For instance the definition of the subscriber changed in the P2T environment. New resources needed to be accounted for that identify a subscriber as part of a region, a fleet and various talk groups. These definitions of the customer need to be managed and correlated to the ‘billed’ account and have a direct impact on how the service is charged and on the level of discounts applied.

    In addition, there are a number of other considerations for provisioning, mediation and rating. Although currently most of the service plans are billed on a flat rate basis within an allotted airtime threshold, there is potential for more sophisticated rating models in the future. Options include time based usage and talk-burst size charging. They can operate on a pooled usage model where the call originator pays for all participants, or a shared usage model where each participant pays for their respective portions of the call. The ability to handle such scenarios is contingent on the billing system’s ability to model such plans as well as collect, correlate and guide the multiple call records to the appropriate participating subscriber’s billing accounts.

    P2T service bundling?

    In addition to the core functionality required to support P2T, mobile CSPs must also look for ways to ensure the market success of their P2T services. By providing enticements, mobile CSPs can successfully drive adoption rates while at the same time making their offering stand out from the competition.

    Simply offering an undifferentiated service will make it very difficult to penetrate the new market segments and will make it very difficult to encourage users to switch from such incumbents as Nextel. For instance, to help drive adoption rates mobile CSPs could offer discounts on P2T based on exceeding usage levels on another service. This type of ‘service bundling’ might include a package such as: spend $10 on P2T and receive a 10% discount on excess airtime.

    Mobile CSPs should also consider combining current services with P2T to maximise revenue potential. For instance combining voicemail with P2T so that, if a targeted P2T participant is unavailable for a call then the call originator could drop a voice message into their mailbox, allowing the CSP to capture revenue both for the call and for the call by the voice mailbox owner to retrieve their message.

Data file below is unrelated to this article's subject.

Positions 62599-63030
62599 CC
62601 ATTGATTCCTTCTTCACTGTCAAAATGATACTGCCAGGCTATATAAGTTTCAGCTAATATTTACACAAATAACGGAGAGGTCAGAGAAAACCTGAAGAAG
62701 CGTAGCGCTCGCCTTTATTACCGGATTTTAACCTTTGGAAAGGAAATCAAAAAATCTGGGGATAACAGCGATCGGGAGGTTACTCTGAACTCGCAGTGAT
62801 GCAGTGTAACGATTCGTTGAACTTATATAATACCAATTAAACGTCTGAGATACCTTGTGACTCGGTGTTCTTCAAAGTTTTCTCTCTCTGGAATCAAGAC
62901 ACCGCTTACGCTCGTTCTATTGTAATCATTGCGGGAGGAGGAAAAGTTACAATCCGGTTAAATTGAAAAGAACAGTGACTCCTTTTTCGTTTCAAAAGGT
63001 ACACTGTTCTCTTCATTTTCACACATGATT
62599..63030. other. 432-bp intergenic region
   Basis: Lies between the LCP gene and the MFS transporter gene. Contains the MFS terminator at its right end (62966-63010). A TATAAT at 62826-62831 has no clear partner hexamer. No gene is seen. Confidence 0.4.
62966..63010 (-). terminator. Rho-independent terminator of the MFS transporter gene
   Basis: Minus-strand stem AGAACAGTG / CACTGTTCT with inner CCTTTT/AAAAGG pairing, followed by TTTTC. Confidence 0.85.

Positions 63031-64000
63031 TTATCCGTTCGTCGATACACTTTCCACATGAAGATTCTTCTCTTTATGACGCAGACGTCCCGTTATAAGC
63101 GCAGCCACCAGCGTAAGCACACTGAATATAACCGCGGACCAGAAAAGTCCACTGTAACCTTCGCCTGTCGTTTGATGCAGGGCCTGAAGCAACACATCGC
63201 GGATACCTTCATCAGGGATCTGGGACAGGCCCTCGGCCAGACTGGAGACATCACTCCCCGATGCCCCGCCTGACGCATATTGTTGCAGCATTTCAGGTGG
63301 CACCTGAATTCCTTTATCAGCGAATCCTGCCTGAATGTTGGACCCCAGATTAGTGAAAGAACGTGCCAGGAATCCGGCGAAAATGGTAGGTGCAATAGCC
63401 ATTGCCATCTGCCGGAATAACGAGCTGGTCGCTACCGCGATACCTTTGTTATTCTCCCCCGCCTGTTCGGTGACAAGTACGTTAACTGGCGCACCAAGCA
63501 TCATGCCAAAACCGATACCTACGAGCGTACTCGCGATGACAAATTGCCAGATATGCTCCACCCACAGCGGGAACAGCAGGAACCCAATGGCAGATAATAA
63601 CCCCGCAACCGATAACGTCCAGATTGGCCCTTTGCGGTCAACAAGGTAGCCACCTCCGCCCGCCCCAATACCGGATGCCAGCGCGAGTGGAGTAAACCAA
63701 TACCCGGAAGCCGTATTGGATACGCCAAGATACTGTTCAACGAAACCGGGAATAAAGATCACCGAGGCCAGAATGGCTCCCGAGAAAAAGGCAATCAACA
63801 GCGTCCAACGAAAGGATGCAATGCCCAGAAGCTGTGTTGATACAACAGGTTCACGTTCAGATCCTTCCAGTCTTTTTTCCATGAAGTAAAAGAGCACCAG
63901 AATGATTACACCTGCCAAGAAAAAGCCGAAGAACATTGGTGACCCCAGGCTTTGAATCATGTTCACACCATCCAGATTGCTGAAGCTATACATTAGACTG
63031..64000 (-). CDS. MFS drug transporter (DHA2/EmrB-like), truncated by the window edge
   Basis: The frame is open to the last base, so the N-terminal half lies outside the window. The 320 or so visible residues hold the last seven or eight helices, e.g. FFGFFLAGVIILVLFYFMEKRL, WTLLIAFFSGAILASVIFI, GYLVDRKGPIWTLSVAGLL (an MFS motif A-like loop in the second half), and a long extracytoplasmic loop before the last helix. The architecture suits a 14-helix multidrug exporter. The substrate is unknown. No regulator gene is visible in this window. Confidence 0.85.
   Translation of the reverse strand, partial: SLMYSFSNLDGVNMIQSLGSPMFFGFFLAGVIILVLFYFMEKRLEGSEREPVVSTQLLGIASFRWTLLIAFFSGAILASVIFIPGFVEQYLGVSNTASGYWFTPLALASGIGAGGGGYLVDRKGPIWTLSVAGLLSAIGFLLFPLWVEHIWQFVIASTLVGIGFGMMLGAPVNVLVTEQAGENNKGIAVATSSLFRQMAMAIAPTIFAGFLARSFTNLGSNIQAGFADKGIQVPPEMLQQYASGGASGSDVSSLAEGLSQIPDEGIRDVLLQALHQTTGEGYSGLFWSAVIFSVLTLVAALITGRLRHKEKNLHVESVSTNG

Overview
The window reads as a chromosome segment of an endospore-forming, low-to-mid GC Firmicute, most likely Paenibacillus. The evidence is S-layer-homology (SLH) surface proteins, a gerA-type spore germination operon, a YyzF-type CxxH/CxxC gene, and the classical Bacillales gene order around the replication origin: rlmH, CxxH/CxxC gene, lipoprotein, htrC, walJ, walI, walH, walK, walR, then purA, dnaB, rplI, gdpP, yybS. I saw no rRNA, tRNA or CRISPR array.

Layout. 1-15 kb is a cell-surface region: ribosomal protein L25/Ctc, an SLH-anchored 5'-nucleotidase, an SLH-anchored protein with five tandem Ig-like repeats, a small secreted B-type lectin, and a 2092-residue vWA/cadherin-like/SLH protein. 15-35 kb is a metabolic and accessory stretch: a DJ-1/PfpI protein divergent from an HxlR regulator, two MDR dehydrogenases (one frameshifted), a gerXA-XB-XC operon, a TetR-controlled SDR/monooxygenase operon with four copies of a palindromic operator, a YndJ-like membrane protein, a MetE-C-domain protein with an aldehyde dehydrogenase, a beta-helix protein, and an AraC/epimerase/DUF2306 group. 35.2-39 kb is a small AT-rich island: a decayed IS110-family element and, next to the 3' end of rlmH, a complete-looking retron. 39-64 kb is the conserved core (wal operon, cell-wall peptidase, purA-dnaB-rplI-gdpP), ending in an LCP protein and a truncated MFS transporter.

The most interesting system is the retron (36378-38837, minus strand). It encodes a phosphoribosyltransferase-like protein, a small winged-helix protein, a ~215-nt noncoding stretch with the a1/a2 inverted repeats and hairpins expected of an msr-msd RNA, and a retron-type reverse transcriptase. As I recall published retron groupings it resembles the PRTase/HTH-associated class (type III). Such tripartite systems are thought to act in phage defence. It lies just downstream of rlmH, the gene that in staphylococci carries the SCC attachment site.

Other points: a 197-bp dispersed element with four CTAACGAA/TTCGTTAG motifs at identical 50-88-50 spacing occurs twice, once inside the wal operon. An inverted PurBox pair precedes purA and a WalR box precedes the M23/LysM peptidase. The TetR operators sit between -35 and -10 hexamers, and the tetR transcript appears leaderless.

Providing the appropriate incentives for targeted user segments will also be required to drive the uptake of P2T services. For corporate users, hierarchy based discounts could be provided where an employer could subsidise an employee’s recurring monthly P2T charge, while employees contribute their usage back to the employer for the purposes of contributing to the overall corporate discount.

    Lastly, offering flexible payment options will help create a greater propensity to spend on such services as P2T. Although prepaid in a P2T environment has some inherent complexities and implications for authorisation and call latency, mobile CSPs should consider offering this as an option to create an atmosphere for adoption; especially in Europe where prepaid is a prominent method of payment.

    Will it succeed?

    Will Push to Talk become the market success that many industry insiders are projecting? Voice communication, even short burst mode type of communication as in P2T, is richer and more effective than text messaging and e-mail. Mobility has advantages over Instant Messaging from a desk top PC. Access at the push of a button, multiple party communication and a lower price point is preferable to dial-up mobile voice service in a lot of situations. And in many cases extended geographic coverage beyond the range of a VoIP session on a wireless hot spot is required. So it would seem that early successes may be read as an indication of a potentially successful market.

    However, for P2T to reach its full potential there needs to be a standard network approach and the ability of the service to span across multiple carrier networks; in other words, interoperability. In addition, mobile CSPs need to make sure that they don’t merely launch a “me too” service that fails to differentiate or provide the necessary enticements for market adoption. The business support systems are the key to achieving this goal and mobile CSPs should work to ensure that this does not become the inhibiting factor in their success.

    As the saying goes, the proof of the pudding is in the eating. Early US success has come from the small and medium business customer market segment. Will it follow the same pattern in Europe or will it appeal to other market segments — perhaps the youth market as a substitute for some of the peer-to-peer text messaging and PC-based instant messaging services? Whatever it may be one thing is clear, P2T is coming to a handset near you. Will you be pushing the button?